Socially responsible investors, “shareholder advocates,” want their investment money to effect change in living conditions and human development without their proactive investment strategies sacrificing returns on investment.
Here are three strategies and investment recommendations: Impact Investing (II), Corporate Social Responsibility (CSR), and Sustainable Investing (SI).
Impact Investing targets specific issues: democracy and religious freedom, environmental safety, community development, animal welfare, universal health care, women’s rights and economic development, literacy, income redistribution, eliminating smoking, gun control and human trafficking.
Campbell Soup (NYSE: CPB), for example, partners “with the American Heart Association to address consumer health concerns, and address issues relating to both childhood obesity and hunger.” The architect of this strategy, former CEO of Campbell Soup, exclaims, “The more we leveraged our business resources to deliver social value… the better we performed in the marketplace.” Campbell’s trades near its 52-week high of $48.08. This is a basic food group stock paying 2.69% yield. Analysts waiver between hold and moderate sell, because in a mature company like Campbell’s, annual sales growth (4.5%) is steady but not awesome.
Teva Pharmaceuticals Industries Ltd. (NYSE: TEVA) is an Israeli-based company that donated nearly $3 million last year for medical education in Pennsylvania, according to Sherwin Pomerantz, president of Atid EDI Ltd. Starbucks (NYSE: SBUX) announced it is going to cover much of college education tuitions for 135,000 baristas. Details are emerging.
Secretary of Education Arnold Duncan welcomed Starbucks’s announcement saying, “Think of the example you can set for the rest of the nation. If you guys can do this well… you’re going to change the trajectory of the entire country.” Starbucks might also have hit on a way for quick-service restaurants to retain smarter, low wageworkers in their jobs longer (not to sound jaded).
Corporate Social Responsibility (CSR) strategy is for shareholder advocates wanting “big-picture” investing. IBM (NYSE: IBM), like Campbell’s, credits its corporate giving with increasing employee engagement in community affairs, reducing employee turnover and skill development, strengthening customer relationships and opening new markets. Its giving is good for others, good for itself, and IBM is good at it.
Some companies give generously in absolute dollars, and others as a percentage of pre-tax profits (ptp). Leading the pack and worth investing in are:
• Wells Fargo & Co. (NYSE: WFC) donated $315,845,766; 1.3% ptp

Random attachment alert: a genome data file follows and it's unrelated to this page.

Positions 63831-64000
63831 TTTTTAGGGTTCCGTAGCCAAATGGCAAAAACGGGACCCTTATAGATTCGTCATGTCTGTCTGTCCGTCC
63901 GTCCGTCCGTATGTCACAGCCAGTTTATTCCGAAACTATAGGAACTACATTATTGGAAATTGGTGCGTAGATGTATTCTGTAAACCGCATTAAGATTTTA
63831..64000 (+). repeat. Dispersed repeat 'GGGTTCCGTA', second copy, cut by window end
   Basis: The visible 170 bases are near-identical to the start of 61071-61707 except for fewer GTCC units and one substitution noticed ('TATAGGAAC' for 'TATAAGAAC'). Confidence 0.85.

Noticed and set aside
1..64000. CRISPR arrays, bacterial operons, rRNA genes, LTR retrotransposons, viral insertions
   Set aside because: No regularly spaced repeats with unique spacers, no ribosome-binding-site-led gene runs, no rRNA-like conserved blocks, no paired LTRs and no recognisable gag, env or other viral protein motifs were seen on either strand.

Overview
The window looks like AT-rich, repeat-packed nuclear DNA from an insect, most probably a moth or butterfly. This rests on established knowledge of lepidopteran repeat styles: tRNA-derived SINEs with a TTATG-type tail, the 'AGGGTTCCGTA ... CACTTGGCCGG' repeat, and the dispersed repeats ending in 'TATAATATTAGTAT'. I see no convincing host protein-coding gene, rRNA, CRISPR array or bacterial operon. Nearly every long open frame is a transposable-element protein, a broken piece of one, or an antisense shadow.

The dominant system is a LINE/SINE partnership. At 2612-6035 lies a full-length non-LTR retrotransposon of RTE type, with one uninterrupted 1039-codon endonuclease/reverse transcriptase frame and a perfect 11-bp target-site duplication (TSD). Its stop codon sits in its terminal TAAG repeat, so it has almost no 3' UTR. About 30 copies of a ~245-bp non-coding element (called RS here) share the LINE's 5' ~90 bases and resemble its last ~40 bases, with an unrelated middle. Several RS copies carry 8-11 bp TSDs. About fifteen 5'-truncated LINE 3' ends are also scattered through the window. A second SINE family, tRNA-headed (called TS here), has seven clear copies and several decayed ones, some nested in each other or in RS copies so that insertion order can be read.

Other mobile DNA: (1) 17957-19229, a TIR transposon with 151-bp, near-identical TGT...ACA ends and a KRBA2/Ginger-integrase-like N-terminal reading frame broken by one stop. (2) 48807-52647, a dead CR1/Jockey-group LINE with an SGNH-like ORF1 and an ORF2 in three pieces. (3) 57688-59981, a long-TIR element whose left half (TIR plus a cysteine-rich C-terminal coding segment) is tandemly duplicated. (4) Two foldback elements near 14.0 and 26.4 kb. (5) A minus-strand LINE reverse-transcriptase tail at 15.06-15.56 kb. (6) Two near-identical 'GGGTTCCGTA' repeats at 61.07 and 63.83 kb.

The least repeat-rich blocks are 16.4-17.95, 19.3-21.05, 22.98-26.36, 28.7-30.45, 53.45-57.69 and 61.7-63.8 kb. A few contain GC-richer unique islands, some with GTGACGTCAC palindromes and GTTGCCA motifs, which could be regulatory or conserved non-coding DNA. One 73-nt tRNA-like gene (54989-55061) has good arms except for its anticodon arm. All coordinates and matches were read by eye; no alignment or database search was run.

• Walmart Stores (NYSE: WMT) donated $311,607,280 cash and more than $755m. in products; 4.5% ptp
The Chronicle of Philanthropy in an earlier review identified companies donating the largest percentages from ptp. If they can operate on this standard, others can too.
• Kroger Co. (NYSE: KR) gave $64,000,000; 10.9% ptp
• Macy’s (NYSE: M) donated $41,266,887; 8.1% ptp Sustainable Investing as a third strategy offers returns on investments as healthy as other kinds over the long term.
The Domini 400 Social Index boasts that carefully selected stocks with social and environmental standards lead to potentially higher returns. The Domini Social Equity Fund (DSEFX) beat the S&P 500 rising 32.85% in 2013. Its current return almost exclusively from stock investments is a respectable 8.6%, at a price of $46.98. DSEFX has a Morningstar rating above average of 3 stars.
Elon Musk, CEO of Tesla Motors (NASDAQ: TSLA), is releasing electric car patents to companies that want to produce electric cars. Musk is fulfilling the company mission of sustainability. The stock is speculative and volatile. This might also result in lowering Tesla’s costs with other electric carmakers sharing costs for building universal electric battery recharging stations.
Chipotle Mexican Grill, Inc. (NYSE: CMG) is an example of SI in the food business. It has more than 800 restaurants serving food from organic farms, and free-range poultry and beef. Sales top $3.3b, and grew 17.7% in the past 12 months.
The stock is high priced, but the company has growth potential appealing to quick service and healthy eating consumer preferences.
My article in the Gale Business Insights Handbook of Investment Research, 2013, titled “Sustainable and Socially Responsible Investing,” offers Seeking Alpha readers more information.
Suffice to say in this limited space, “Saving the planet and improving the human condition requires special commitment and acumen.”
Finally, sustainable investing is the incarnation of Ralph Waldo Emerson’s line; “It is one of the most beautiful compensations of life that no person can sincerely try to help another without helping themselves.”
Dr. Harold Goldmeier is the managing partner of Goldmeier Investments LLC and an instructor of business and social policy at the American Jewish University, Aardvark Israel Gap Year Program, Tel Aviv.